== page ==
Chef David Hagedorn adapted this recipe from the Vanderbilts and published it in the Washington Post a few years ago. No jive turkey. It is the best. But one would not expect less from Old George who also wowed us with the 250 room Biltmore House [ha] in my hometown of Asheville.
This recipe requires an oval roaster that can withstand the direct heat of the stove top. Starting on the stovetop creates an incredible broth that infuses the turkey with flavorful moisture and is also reserved to flavor gravy and stuffing. Dang, that’s good!
I’ve made this recipe with a HUGE (24 lbs I have big boys) turkey that barely fit the pan. It worked but there wasn’t much room for the broth. The broth from this recipe is gold so try not to go over 18-20 lbs. Adjust cooking times accordingly.
I added wine to the broth to make it Jenny Davids’ Favorite Roast Turkey. Because I aspire to Biltmore.
For the turkey
2 TBS plus 1 tsp salt
1 tsp freshly ground black pepper
1 tsp plus 2 TBS ground sage
One 14-lbs fresh turkey, neck and giblets reserved
8 TBS (one stick) of unsalted butter, cut lengthwise
1 large yellow onion, quartered
1 rib celery, cut in half
2 large fresh bay leaves
Large poultry roasting bag for brining
For the stock
2 medium onions, each cut in half
The top 4 inches, with leaves, from one bunch of celery
½ bunch fresh thyme
2 large fresh bay leaves
Stems of 1 bunch of flat leaf parsley
20 whole peppercorns
Turkey neck and giblets
1 C dry white wine
2-3 quarts no-salt added chicken broth (may substitute water)
To brine the turkey
Combine 2 TBS salt, the black pepper, and 1 tsp of sage in a small bowl; set aside to be the dry rub.
Combine 2 TBS sage and 1 tsp salt in a small bowl and set aside to season the inside of the cavity.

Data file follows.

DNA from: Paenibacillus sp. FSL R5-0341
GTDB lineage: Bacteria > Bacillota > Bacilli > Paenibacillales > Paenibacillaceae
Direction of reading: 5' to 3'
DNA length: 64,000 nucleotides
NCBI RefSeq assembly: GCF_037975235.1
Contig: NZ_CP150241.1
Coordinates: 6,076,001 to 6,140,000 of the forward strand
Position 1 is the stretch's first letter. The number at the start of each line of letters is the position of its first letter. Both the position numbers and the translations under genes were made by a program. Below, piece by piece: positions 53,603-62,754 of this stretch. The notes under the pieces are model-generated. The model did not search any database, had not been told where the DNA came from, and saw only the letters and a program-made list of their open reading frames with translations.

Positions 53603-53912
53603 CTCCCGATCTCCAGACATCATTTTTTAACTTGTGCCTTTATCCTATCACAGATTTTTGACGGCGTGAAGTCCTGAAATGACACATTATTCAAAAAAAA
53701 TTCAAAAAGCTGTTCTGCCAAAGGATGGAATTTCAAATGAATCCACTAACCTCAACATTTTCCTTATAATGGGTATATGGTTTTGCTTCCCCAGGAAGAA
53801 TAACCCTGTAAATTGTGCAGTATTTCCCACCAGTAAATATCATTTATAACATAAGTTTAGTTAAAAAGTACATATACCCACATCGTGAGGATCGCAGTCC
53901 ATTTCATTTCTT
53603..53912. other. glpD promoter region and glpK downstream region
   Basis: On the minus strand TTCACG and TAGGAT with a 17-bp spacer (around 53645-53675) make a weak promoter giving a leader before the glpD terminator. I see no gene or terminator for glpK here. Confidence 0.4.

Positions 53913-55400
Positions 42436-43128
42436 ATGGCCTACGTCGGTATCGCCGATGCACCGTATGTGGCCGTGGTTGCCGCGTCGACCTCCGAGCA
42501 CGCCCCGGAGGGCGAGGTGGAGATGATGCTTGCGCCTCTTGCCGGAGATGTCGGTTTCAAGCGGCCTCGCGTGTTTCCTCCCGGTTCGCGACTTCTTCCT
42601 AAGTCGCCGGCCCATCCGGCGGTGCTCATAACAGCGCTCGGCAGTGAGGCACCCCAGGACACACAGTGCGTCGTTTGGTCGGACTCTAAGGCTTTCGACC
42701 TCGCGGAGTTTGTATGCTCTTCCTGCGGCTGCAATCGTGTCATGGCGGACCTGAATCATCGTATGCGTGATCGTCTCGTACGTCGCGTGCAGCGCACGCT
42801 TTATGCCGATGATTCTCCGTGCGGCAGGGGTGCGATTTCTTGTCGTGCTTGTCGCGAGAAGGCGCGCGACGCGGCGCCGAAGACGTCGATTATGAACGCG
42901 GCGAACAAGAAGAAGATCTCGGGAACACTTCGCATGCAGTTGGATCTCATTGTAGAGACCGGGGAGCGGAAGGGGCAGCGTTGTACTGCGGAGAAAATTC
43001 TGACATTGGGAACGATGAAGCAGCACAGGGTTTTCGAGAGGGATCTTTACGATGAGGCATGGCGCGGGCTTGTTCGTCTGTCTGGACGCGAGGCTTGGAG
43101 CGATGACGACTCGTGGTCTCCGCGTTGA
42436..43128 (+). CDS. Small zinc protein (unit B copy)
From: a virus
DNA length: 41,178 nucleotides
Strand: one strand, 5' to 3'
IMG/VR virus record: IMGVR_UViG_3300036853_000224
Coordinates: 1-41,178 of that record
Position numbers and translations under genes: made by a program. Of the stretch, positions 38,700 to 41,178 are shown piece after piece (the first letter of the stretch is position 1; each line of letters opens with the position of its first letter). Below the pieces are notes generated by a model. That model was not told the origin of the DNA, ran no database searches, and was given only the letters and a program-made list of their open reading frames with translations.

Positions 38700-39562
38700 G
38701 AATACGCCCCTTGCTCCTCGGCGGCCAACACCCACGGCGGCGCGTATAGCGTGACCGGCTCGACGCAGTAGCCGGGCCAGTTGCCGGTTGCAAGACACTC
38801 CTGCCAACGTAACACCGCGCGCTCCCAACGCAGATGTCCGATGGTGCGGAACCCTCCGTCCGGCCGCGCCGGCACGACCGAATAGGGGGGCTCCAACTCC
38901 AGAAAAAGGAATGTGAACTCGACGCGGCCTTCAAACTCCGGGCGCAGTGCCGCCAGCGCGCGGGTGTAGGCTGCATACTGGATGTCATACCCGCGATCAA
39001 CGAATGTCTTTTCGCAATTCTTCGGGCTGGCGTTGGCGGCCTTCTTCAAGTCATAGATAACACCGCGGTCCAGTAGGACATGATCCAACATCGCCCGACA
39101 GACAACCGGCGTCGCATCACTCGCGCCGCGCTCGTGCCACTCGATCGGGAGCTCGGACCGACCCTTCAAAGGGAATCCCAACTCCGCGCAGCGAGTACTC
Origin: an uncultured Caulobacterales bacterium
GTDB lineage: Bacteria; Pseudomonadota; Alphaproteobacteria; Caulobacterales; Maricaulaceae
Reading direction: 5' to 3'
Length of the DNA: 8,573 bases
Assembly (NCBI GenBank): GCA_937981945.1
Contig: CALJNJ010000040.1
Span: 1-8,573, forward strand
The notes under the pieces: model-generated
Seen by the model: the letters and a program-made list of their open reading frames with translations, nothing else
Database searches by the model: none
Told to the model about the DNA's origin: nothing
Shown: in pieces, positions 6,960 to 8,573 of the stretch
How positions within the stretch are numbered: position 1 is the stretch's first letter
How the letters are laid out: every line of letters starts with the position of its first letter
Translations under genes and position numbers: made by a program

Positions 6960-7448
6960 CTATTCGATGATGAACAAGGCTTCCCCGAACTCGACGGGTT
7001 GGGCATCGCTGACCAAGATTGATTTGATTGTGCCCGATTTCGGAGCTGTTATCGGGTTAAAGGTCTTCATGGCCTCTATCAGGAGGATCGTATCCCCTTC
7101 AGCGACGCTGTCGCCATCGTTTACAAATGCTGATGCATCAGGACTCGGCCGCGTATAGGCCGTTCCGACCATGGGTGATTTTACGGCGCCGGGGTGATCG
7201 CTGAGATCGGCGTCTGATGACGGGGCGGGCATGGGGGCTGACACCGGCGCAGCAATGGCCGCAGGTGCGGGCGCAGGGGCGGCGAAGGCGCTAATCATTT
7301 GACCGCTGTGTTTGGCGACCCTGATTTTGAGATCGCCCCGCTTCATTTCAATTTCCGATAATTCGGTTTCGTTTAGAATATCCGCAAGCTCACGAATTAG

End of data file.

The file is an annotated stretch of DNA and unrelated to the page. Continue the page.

Pat dry the outside and inside of the turkey. Tuck the wing tips under the turkey’s back to secure.
Season the inside with the sage and salt.
Use your fingers or the long handle of a wooden spoon to loosen the skin on both sides of the breast from the cavity to the wing joints being careful not to tear the skin. Center a half stick of butter lengthwise under the skin on each breast.
Place the onion quarters, celery and bay leaves in the cavity. Use a long piece of twine to truss the breast. First tie the leg bones together then run the twine down the length of the body on each side of the breast right between the breast and the thigh meat. If the wings don’t tuck in under the body, tuck them under the twine. Tie the two ends together at the neck opening. Pull tightly to plump the breast.
Spread the dry rub evenly over the entire surface of the turkey, including the underside. Seal the turkey, breast side up, in a large plastic roasting bag, squeezing as much air as possible out of the bag. Place on a large plate and refrigerate for 2 days. (One day is ok, but a 2-day brining yields better flavor throughout.)
Remove the turkey from the refrigerator at least 2 hours (and up to 5 hours) before you plan to cook it.